"When rights and wrongs waxed bright, Dao began to wane. What set Dao to waning was exactly what brought the cherishing of one thing over another to its fullness. But is there really waning versus fullness?" "For wherever a division is made, something is left undivided. Wherever debate shows one of two alternatives to be right, something remains undistinguished and unshown. What is it? The Sage hides it in his heart."The problem with choosing the 'rightness' of one thing over another is that everything has its 'rightness'; thus, to choose one 'rightness' in opposition to another is to deny that other. This is what the sage hides in his heart — the Unity of all things and thus the 'rightness' of each.
(Zhuangzi, 2:26, 2:33; Ziporyn)
This is why the Hsin-Hsin Ming declares, "The Way is easy; only cease to choose." Preferences divide what cannot in fact be divided. To realize Dao is to dwell in an all-inclusive openness.
The sage is free of preferences, and this enables her to exercise them freely. For life without choices would be unlivable; what matters is our relationship to them. The virtuoso violinist, in choosing and playing his instrument, necessarily excludes making the music of the brass, but unless he wishes to only fiddle alone in the woods, he must also recognize the rightness of all the other instruments. In this way, an orchestra is born. But an orchestra is also a choice of music, necessarily excluding others; yet, though the choice is made and the preference established, the heart need not dwell in exclusivity; it can open itself to every musical expression. This is what the sage hides in her heart.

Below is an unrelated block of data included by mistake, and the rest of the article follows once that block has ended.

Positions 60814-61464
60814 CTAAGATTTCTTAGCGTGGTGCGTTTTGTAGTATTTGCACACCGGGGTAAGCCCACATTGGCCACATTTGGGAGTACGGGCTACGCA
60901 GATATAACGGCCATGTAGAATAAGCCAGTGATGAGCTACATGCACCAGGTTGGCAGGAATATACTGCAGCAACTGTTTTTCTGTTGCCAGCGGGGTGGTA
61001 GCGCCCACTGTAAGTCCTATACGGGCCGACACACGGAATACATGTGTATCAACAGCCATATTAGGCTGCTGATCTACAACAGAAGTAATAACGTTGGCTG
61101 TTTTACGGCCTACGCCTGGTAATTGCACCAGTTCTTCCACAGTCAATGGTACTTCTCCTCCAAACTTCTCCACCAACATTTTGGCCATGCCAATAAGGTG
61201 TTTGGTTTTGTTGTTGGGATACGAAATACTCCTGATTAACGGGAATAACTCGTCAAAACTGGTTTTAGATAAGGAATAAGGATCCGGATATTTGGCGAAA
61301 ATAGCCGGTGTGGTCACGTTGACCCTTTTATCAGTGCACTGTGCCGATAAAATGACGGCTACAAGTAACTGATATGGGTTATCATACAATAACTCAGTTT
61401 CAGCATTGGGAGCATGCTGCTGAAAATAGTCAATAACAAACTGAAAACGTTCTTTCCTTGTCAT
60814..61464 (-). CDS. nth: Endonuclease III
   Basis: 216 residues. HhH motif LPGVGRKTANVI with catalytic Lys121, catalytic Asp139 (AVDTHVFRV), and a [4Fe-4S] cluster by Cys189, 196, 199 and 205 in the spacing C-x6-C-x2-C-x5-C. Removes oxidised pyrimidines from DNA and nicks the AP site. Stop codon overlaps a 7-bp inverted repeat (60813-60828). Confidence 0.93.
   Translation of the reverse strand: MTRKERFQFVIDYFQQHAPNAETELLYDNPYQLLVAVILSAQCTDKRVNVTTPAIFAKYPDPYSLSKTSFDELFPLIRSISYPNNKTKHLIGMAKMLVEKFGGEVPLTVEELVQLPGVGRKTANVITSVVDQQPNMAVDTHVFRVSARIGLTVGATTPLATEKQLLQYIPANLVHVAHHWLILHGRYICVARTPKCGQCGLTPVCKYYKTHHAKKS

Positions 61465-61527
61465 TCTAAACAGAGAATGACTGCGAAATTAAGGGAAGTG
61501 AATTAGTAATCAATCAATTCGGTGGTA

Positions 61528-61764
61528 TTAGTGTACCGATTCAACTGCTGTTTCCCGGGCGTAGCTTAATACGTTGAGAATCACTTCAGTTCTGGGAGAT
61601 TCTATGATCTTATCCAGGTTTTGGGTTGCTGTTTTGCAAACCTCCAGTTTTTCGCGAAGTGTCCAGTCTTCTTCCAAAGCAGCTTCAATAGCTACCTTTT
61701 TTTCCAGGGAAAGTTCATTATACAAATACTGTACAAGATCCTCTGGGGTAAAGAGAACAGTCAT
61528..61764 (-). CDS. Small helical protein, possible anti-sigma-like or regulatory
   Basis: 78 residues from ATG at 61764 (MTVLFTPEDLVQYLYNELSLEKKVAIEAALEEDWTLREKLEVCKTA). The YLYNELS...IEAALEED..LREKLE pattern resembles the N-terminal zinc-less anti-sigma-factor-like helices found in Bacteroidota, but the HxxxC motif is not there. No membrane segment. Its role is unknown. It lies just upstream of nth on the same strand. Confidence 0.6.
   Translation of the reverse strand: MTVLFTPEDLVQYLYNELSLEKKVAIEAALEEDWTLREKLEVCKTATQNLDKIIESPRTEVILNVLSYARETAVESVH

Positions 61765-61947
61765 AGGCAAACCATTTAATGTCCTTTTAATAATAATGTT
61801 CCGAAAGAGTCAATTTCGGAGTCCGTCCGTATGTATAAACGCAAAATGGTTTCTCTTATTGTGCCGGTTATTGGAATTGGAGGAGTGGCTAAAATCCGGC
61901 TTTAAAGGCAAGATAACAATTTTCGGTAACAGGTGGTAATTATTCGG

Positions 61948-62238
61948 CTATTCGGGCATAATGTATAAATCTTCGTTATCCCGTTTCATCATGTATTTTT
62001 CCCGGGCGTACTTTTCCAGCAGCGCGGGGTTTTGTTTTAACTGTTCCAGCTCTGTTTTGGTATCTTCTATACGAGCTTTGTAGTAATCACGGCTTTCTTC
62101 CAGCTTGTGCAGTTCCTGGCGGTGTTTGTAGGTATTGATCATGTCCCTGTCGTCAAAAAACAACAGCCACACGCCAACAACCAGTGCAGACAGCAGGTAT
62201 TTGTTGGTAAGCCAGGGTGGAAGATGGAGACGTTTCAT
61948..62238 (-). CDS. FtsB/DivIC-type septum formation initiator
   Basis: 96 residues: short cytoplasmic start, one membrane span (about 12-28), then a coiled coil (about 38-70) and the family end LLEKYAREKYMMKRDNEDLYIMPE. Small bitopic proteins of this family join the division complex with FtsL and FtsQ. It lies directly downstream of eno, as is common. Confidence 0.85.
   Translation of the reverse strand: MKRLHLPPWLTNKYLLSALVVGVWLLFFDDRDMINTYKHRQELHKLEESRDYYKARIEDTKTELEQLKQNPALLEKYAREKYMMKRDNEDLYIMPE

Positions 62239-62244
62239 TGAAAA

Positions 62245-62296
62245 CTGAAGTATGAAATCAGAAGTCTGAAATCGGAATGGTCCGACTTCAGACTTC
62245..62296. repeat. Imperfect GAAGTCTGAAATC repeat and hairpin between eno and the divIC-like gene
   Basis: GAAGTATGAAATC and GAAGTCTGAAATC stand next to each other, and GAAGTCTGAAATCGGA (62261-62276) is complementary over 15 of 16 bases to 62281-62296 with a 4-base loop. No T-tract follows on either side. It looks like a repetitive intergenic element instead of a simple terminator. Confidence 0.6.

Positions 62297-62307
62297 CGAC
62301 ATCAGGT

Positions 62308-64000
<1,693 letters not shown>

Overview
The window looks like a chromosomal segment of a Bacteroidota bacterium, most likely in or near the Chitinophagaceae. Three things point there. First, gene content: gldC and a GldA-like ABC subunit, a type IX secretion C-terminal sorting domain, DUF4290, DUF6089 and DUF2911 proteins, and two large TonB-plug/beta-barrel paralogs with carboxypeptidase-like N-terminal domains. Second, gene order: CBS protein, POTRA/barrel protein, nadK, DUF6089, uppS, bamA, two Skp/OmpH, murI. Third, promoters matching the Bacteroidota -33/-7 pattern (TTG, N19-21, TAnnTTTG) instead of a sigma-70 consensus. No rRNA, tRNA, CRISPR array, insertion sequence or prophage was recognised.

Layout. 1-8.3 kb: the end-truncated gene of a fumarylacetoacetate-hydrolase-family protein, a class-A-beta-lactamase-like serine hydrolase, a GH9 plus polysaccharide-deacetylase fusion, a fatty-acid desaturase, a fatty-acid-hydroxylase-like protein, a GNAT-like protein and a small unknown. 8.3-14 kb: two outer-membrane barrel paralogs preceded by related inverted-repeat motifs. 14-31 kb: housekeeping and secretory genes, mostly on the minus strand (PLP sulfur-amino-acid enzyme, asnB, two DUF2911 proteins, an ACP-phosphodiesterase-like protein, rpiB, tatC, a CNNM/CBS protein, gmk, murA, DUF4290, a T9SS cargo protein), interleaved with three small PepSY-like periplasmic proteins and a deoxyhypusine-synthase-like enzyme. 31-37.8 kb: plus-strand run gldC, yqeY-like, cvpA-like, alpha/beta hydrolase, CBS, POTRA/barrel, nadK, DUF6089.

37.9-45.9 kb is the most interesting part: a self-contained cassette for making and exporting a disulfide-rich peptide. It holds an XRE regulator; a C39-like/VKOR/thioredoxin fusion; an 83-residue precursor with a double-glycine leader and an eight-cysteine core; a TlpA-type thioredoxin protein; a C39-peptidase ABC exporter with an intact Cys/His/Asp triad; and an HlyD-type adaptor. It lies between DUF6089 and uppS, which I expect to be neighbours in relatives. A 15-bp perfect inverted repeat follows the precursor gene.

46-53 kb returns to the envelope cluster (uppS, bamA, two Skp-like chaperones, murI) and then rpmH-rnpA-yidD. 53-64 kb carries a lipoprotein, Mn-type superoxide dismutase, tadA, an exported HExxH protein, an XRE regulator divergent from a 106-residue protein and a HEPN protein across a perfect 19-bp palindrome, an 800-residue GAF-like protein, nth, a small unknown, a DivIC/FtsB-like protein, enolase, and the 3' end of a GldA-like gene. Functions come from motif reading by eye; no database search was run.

Dao "wanes", is eclipsed, by our attachment to the affirmation of one thing to the exclusion of others, because Dao is all things. But can Dao then really be eclipsed? Only in the heart of he who eclipses it; the waning of Dao is psychological. Yet even this is Dao.
You can check out Scott's writings on Zhuangzi here.